Patience is a fruit
A couple of years ago in a group of friends, one woman, who I look up to and see as a mentor even though she doesn’t know it, warned me that praying for patience would bring practice. What I mean by that is that patience is a fruit of the spirit and something we are called to show (because against such things there is no law).
To be patient in all situations, we need practice. Makes sense. I’ve prayed for patience for years in spite of this promise that God answers prayers and it being my responsibility to demonstrate fruit. When I pray, according to my mentor and every other woman who ever read whatever book it was in, God will give me a chance to show patience. So she (they) says, “Don’t pray for patience, unless you want to have the chance to show you can be patient.” Fine.
The first issue I need to address is that I probably should stop having unwitting mentors. It’s unfair, and maybe if these women knew they were mentoring me, it wouldn’t have taken so long for them to guide me to the truth I expected them to help me discover.
A dear friend, who apparently thinks of herself as more of an acquaintance, wrote me a lovely birthday card with an aside about how I needed to make sure I was trying to develop supportive relationships with strong Christian women. I said, “I do have good friendships. What about you?” She looked a tad shaken when I said that and said, “I mean women you can call whenever you need something.” I’m not really that needy, so I was a little confused. “Well, could I call you?”
So now I am trying to make a point of actually talking to the women who I admire rather than observing. The way I say that makes me sound creepy, but it’s not, I swear. It’s action that drives my interest, not words. Anyone who knows me knows I struggle to pay attention when anyone talks, unless it’s about me or food. It’s usually composure and poise, two things I feel like I lack, that draw my admiration.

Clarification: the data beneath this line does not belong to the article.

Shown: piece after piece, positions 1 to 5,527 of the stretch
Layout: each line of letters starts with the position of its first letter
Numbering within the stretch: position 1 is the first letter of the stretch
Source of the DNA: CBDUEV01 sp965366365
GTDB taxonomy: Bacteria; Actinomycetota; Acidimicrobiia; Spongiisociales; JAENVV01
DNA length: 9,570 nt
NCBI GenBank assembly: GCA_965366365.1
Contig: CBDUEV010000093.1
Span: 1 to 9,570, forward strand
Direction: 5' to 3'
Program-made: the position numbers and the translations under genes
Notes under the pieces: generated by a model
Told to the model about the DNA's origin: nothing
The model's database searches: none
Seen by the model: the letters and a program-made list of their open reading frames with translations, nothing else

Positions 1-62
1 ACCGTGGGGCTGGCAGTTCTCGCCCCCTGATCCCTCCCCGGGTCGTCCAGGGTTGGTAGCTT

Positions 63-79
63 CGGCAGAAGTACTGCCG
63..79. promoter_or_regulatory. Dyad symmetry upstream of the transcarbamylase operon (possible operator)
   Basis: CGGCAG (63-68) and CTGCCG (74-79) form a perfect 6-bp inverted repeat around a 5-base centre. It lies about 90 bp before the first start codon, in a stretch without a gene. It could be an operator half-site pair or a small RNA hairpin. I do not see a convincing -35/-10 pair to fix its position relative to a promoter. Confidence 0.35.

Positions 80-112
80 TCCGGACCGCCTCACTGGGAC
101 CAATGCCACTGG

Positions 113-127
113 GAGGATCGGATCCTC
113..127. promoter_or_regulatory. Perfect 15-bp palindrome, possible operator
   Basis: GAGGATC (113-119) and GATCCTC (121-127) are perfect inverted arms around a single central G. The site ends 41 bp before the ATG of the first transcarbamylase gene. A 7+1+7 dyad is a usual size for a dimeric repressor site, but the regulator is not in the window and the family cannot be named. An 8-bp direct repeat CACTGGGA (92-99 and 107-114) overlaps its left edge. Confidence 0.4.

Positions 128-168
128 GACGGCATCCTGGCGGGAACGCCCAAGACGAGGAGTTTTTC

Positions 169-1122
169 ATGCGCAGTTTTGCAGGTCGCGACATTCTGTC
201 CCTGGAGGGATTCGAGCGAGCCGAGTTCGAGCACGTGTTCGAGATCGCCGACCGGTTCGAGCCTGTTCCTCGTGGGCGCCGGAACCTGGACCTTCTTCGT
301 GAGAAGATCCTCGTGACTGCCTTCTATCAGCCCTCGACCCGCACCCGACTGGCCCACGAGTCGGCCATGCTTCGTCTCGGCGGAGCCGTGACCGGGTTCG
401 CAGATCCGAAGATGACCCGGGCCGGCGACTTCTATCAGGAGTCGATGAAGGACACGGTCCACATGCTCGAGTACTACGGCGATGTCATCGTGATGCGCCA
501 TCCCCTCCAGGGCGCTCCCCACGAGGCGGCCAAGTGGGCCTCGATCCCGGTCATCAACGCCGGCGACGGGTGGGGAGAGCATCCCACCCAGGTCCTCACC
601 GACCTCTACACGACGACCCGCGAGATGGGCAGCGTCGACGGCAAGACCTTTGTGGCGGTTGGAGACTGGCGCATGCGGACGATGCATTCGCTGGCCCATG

So after years of boiling blood, red-faced frustration, etc., I’ve decided to subject myself to situations that ordinarily encourage impatience. Road construction? I think I’ll go that way. Children want to flip the pancakes? Why not?
Give my Grampa a ride to the bank? I suppose! This one is one that tests my patience at a maximum level, not only because Grampa is extraordinarily cumbersome and therefore moves with the grace and stealth of an ant that has been poked in the mid section by a 6-year-old with a toothpick, but also because he takes opportunities to jab at my faith a little, tiny bit.
My maternal grandfather, and much of my maternal family, is Catholic. Most are non practicing, but a few of them are seemingly steadfast. I know my grandfather receives Holy Communion from the same nun who taught most of his children in either the first or the fifth grade (I have no idea which because neither the nun nor my Grampa are renowned for their keen memories). I love and have absolutely no problem with Catholics. I would probably still be Catholic if my husband hadn’t led me where he felt pulled.
Now don’t anyone misunderstand the preceding words or the following. I don’t feel like non denominational belief is any better or worse than denominational belief provided the same core belief is held: That Jesus, son of God and God himself, died for my sins by unimaginable suffering and rose again three days later to defeat death itself. I’m afraid however, this is not mirrored by much of my Catholic family (or the nun).